Tanḥuma A is the collection published by S. Buber (Wilna, 1885), who gathered the material from several manuscripts. This collection, consisting of homilies on and haggadic interpretations of the weekly sections of the Pentateuch, is the oldest of the three, as well as perhaps the oldest compilation of its kind arranged as a running commentary on the Pentateuch. It is even older than Bereshit Rabbah, which quotes several of its decisions. This midrash (Tanḥuma) was edited in the 5th century, before the completion of the Babylonian Talmud, to which work it nowhere refers. On the contrary, a passage in the Babylonian Talmud seems with probability to indicate that the redactor of that work had referred to the Midrash Tanḥuma. Vilnius Old Town Vilnius (sometimes Vilna; Polish Wilno, Belarusian Вільня, Russian Вильнюс, see also Cities alternative names) is the capital city of Lithuania. ... Aggadah ( Aramaic אגדה: tales, lore; pl. ... Look up Pentateuch in Wiktionary, the free dictionary. ... The first page of the Talmud, in the standard Vilna edition. ...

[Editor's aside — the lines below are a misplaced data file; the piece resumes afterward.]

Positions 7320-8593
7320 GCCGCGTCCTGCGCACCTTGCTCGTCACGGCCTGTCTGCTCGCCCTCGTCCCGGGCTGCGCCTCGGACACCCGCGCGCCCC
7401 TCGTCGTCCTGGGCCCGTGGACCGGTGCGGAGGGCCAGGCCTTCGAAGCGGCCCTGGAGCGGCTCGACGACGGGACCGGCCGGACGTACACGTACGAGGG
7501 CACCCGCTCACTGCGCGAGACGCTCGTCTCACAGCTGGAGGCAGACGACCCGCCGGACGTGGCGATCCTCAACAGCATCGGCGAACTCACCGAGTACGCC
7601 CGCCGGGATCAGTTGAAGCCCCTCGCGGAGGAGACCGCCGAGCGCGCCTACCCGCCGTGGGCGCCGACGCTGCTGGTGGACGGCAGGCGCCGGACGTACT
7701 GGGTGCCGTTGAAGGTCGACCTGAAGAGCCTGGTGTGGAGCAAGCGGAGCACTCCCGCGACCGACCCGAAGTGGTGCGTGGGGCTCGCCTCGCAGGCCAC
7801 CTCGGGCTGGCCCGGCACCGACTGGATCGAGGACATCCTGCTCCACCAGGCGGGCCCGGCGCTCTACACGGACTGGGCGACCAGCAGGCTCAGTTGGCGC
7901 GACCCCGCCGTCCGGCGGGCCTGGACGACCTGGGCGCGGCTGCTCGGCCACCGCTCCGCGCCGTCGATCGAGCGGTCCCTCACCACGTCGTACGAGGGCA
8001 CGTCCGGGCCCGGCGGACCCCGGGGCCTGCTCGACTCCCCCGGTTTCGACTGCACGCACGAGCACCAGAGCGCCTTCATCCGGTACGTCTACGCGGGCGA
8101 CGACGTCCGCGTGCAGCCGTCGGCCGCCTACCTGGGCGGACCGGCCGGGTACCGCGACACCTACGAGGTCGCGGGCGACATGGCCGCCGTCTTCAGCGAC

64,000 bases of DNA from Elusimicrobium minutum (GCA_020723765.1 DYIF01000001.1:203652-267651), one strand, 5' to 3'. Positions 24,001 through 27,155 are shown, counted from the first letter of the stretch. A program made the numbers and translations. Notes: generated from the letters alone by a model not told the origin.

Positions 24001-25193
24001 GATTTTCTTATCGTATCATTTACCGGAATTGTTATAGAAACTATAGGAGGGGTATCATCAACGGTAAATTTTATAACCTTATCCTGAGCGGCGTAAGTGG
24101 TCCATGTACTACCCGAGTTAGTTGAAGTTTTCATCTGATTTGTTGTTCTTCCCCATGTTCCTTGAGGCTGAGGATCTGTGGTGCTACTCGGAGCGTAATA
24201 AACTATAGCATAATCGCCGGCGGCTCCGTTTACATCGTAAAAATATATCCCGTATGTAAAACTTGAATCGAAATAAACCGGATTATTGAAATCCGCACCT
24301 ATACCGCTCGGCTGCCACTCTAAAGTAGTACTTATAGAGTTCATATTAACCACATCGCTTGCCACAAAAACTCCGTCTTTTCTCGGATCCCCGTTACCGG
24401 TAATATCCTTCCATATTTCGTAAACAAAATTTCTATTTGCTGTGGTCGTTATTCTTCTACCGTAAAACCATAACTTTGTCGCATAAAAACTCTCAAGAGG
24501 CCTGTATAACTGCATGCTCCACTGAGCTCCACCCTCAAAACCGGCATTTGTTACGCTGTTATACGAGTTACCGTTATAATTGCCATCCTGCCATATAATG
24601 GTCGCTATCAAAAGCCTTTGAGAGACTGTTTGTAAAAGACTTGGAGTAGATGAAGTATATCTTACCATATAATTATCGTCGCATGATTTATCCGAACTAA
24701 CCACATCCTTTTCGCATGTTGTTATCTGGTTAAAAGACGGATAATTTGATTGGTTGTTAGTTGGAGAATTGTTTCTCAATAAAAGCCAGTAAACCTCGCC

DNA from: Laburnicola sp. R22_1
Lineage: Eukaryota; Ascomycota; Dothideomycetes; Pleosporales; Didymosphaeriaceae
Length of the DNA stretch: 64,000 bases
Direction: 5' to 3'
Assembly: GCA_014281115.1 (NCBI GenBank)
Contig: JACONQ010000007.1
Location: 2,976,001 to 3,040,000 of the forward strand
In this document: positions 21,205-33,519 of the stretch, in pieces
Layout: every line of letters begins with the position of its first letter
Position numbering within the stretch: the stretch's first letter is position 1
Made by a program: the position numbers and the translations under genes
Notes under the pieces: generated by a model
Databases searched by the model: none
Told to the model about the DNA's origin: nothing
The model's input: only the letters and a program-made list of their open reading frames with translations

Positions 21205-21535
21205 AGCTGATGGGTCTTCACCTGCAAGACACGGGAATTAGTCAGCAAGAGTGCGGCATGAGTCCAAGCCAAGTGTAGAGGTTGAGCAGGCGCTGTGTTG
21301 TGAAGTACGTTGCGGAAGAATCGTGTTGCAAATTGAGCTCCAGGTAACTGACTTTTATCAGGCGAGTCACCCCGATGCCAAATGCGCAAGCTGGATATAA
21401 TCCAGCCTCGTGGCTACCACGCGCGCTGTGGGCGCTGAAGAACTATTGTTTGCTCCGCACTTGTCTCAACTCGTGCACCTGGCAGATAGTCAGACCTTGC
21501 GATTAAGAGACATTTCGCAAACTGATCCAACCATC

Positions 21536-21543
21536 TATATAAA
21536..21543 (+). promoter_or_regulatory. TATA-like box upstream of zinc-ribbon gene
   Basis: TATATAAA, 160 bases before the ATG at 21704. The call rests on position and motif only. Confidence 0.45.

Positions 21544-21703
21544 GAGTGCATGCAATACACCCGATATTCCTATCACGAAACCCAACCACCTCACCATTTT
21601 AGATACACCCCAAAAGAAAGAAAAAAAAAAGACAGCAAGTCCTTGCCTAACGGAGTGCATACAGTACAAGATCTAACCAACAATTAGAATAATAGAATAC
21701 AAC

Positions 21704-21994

This passage (Ḳid. 33b) says that two amoraim differed in their interpretations of the words "and [they] looked after Moses, until he was gone into the tabernacle" (Ex. xxxiii. 8). One amora interpreted the words in a complimentary sense, while the other held that the people looked after Moses and made unfavorable remarks about him. The favorable interpretation only is given in the Talmud, while the adverse opinion is referred to with the words "ki de-ita" (as it is said). Inasmuch as the adverse view is given in the Tanḥuma Peḳude (ed. Buber, p. 65a), it is extremely probable that the words "ki de-ita" in the Talmud have reference to the former work, or that the reference originally read "ki de-ita be-Tanḥuma" (as it is said in the Tanḥuma), the words "be-Tanḥuma" having been eliminated later. Amora, plural Amoraim, (from the Hebrew root amar to say or tell over), were renowned Jewish scholars who said or told over the teachings of the Oral law, from about 200 to 500 CE in Babylonia and Palestine. ... Moses with the Tablets, 1659, by Rembrandt This article is about the Biblical figure. ... The Tabernacle is known in Hebrew as the Mishkan ( משכן Place of [Divine] dwelling). It was to be a portable central place of worship for the Hebrews from the time they left ancient Egypt following the Exodus, through the time of the Book of Judges when they were engaged in conquering...